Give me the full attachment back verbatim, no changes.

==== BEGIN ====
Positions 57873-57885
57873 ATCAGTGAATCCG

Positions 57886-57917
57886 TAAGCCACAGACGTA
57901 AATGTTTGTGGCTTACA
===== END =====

Positions 57873-57885
57873 ATCAGTGAATCCG

Positions 57886-57917
57886 TAAGCCACAGACGTA
57901 AATGTTTGTGGCTTACA